Amman – If refugee and other marginalized children are not protected, they will increasingly be recruited into extremist movements, experts warned at a conference organized this month by the International Labor Organization and the Euro-Mediterranean Human Rights Monitor.

In a statement to local media at the March 11 conference in Amman, Euro-Med called for protection of children’s rights, particularly education, pointing out that child labor conflicts with the Convention on the Rights of the Child and other the international standards. These mandates apply to Jordan as well, the NGO warned. Euro-Med Monitor recently co-published a report, “Weariness of the Young: Syrian Refugee Child Labor in Jordan,” which documented more than 60,000 refugee children in the country who are working in harsh conditions that include low wages, long hours, verbal and physical abuse, and hazardous environments.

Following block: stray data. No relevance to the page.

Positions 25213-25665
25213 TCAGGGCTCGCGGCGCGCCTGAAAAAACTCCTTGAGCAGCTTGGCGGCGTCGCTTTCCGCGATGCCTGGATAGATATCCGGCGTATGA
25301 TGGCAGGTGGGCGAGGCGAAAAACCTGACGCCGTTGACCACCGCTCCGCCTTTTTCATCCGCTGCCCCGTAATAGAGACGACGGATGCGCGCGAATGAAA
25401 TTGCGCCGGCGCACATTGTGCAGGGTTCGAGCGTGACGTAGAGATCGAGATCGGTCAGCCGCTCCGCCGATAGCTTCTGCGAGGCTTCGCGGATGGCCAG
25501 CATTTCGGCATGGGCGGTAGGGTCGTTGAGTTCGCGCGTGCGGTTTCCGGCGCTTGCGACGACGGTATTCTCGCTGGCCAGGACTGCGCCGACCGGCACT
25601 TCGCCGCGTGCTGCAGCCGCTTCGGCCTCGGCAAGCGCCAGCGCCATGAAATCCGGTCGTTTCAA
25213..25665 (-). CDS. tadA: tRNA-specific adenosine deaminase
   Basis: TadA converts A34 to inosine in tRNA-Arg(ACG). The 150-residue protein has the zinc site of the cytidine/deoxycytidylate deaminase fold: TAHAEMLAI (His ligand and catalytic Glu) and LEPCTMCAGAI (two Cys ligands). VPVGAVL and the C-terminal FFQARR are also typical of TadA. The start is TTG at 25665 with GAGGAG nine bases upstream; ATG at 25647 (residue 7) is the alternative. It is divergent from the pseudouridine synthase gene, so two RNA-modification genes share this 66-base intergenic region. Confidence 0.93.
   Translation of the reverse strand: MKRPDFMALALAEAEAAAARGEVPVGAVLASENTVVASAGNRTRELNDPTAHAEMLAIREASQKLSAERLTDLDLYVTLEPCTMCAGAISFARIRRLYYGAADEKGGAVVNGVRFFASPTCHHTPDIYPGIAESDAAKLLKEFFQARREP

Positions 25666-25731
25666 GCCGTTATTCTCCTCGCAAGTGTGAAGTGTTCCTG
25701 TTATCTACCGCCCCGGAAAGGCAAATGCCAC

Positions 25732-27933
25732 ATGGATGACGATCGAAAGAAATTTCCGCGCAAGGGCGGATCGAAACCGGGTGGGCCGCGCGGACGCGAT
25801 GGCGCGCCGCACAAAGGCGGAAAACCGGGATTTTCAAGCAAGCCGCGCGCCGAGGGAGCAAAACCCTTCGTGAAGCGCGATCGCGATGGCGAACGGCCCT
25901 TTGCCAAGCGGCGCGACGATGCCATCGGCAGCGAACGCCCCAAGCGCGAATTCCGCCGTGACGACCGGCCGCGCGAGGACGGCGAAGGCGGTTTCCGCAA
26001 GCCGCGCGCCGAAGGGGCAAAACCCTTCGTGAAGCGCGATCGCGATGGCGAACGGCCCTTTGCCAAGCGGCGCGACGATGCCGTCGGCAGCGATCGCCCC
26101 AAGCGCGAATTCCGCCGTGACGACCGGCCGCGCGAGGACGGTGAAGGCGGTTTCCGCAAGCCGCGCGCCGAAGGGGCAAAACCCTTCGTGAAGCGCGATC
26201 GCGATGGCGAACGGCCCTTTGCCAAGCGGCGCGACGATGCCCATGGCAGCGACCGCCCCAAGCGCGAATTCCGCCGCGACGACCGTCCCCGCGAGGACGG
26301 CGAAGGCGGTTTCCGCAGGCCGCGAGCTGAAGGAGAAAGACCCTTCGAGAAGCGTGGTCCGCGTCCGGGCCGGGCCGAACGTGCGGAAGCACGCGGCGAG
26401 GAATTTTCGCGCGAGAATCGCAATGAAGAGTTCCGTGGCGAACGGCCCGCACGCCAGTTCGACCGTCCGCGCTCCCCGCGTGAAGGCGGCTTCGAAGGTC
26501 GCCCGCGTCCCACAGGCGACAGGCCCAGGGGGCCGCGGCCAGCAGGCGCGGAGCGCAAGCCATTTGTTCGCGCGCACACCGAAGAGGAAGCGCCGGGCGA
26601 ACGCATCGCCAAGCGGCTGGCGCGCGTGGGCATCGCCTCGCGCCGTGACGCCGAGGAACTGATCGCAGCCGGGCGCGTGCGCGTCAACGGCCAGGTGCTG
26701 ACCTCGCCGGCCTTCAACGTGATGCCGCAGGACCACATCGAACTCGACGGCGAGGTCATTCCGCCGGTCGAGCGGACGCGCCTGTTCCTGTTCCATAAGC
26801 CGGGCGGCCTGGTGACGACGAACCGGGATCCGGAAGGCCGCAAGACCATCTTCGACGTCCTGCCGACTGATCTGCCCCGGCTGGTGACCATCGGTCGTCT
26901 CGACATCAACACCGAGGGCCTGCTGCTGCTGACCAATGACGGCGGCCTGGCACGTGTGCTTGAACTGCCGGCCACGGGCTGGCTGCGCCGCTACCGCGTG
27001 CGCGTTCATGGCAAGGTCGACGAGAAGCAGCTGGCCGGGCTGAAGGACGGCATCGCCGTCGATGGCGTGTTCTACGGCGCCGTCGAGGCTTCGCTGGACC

The conference also discussed the legal status of child labor, the governing international standards and the drivers that fuel the trend. Related phenomena such as juvenile begging and crimes also were discussed, along with the responsibility of local communities and examples of youth initiatives to raise rights awareness.

At the conclusion, the conference recommended a campaign to promote the protection of children from exploitation and to appeal to international bodies to institute enforcement to prevent children’s recruitment into extremist movements by ensuring access to education and decent living standards.